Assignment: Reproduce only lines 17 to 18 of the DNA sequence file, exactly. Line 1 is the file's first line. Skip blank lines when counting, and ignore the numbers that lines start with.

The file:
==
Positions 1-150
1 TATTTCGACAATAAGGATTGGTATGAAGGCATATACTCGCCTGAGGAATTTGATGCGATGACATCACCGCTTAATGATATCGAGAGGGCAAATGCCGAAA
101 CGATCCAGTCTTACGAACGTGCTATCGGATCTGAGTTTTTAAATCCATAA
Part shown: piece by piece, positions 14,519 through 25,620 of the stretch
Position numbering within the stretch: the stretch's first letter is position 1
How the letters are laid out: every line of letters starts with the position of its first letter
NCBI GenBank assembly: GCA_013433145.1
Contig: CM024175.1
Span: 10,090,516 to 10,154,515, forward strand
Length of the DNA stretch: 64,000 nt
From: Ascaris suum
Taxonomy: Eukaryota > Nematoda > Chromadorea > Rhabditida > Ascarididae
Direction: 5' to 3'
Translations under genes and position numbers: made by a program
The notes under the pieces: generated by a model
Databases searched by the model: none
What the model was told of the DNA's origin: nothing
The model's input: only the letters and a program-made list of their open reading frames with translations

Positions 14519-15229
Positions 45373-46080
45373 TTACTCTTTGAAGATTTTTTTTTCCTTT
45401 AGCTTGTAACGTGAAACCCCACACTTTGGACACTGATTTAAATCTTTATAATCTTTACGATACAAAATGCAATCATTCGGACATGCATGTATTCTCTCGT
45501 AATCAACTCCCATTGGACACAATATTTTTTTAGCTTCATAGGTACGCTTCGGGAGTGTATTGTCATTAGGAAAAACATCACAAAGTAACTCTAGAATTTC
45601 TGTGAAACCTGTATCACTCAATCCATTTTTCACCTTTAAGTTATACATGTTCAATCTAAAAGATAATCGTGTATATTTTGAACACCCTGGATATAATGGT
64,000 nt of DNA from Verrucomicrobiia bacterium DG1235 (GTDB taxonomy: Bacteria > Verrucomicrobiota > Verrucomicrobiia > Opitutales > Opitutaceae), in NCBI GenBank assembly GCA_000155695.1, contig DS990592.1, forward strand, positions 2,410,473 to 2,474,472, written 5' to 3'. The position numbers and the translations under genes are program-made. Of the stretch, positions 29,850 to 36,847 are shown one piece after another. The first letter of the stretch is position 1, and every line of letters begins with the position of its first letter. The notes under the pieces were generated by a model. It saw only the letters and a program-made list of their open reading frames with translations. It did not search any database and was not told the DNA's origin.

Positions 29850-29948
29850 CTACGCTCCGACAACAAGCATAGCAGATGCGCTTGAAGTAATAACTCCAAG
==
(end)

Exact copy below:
What the model was told of the DNA's origin: nothing
The model's input: only the letters and a program-made list of their open reading frames with translations